Biological oceanography is a field of study that seeks to understand what controls the distribution and abundance of different types of marine life, and how living organisms influence and interact with processes in the oceans.
Biological oceanographers study all forms of life in the oceans, from microscopic plants and animals to fish and whales. In addition, biological oceanographers examine all forms of oceanic processes that involve living organisms. These include processes that occur at molecular scales, such as photosynthesis , respiration, and cycling of essential nutrients , to largescale processes such as effects of ocean currents on marine productivity. Read more
Aquaculture, a type of agriculture, is the practice of cultivating aquatic animals and plants in managed aquatic environments. Aquaculture in salt-water or marine environments is called mariculture. Fish culture, or pisciculture, refers to the husbandry of finfish . The most popular aquaculture species are finfish grown in fresh waters, accounting for over 40 percent of total aquaculture production (U.S. Department of Agriculture, 1998).
Ancient and Modern Aquaculture
Aquaculture has a long history, but for much of the world it remains somewhat of a novelty, being practiced less than agriculture or capture fisheries .
Although carp ponds are rooted in antiquity, they are still popular today, and enthusiasts worldwide maintain associations devoted to these fish. Shown here are colorful koi, originally bred from the common grass carp, swimming in a pond at a Japanese garden and teahouse. Carp have religious and cultural significance in Asia and other parts of the world. Read more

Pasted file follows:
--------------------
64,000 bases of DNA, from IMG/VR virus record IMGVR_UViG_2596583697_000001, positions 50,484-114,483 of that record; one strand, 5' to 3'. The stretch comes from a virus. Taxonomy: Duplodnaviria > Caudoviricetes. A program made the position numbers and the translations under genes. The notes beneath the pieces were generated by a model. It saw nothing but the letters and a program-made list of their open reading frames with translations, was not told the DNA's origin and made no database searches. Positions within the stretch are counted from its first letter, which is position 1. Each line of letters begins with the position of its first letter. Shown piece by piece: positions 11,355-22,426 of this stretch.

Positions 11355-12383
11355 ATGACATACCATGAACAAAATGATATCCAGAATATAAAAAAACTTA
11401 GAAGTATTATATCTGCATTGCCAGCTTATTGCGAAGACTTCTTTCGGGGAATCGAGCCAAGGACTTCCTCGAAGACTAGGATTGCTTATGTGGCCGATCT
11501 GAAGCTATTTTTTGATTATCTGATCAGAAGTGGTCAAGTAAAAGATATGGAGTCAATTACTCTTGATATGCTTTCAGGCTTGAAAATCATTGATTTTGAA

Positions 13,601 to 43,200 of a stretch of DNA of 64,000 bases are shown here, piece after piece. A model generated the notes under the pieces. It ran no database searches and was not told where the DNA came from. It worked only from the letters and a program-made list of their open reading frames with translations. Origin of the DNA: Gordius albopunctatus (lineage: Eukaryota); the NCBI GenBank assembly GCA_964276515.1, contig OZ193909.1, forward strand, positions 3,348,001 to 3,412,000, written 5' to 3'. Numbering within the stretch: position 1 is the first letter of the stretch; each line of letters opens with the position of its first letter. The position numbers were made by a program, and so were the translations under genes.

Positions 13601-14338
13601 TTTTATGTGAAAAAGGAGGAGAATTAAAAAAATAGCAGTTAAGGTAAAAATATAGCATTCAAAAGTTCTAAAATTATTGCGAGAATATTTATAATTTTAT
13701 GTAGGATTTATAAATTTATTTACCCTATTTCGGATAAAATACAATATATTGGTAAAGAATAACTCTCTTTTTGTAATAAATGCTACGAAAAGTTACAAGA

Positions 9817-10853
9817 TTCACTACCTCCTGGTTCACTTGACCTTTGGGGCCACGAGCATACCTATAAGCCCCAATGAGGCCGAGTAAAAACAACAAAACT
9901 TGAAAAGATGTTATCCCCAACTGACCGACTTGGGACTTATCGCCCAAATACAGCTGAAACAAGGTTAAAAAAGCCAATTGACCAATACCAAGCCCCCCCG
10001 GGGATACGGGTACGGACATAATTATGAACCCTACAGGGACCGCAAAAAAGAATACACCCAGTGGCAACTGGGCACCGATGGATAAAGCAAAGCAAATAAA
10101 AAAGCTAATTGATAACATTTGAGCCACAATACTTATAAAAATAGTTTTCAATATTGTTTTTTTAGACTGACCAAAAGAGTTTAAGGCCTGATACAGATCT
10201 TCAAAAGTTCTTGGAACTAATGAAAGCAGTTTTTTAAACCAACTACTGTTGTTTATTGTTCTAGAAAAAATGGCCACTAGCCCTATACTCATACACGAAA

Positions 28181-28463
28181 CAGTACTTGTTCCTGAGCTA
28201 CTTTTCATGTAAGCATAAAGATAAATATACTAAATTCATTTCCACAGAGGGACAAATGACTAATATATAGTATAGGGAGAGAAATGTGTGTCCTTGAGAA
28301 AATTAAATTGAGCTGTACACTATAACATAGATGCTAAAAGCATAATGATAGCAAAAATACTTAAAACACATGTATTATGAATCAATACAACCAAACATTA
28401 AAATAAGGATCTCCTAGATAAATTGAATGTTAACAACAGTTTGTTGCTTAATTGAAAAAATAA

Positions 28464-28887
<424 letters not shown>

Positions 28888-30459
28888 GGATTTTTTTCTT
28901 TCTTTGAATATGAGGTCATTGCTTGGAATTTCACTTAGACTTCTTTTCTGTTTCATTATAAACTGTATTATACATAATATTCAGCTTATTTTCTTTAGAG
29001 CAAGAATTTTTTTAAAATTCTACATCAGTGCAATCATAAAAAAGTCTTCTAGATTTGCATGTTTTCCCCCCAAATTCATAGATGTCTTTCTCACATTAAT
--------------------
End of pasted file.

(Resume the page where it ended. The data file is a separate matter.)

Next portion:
High energy costs are one drawback of making clean water from waste effluents. According to an article in the journal Biomicrofluidics, which is published by the American Institute of Physics, a new system that combines two different technologies proposes to break down contaminants using the cheapest possible energy source, sunlight. Microfluidics — transporting water through tiny channels — and photocatalysis — using light to break down impurities — come together in the science of optofluidics.
“These two technologies have been developed in parallel but there have been few efforts to employ the natural synergy between them,” says author Xuming Zhang of the Hong Kong Polytechnic University. “Our results showed a dramatic improvement in the efficiency of the photocatalyst.” Read more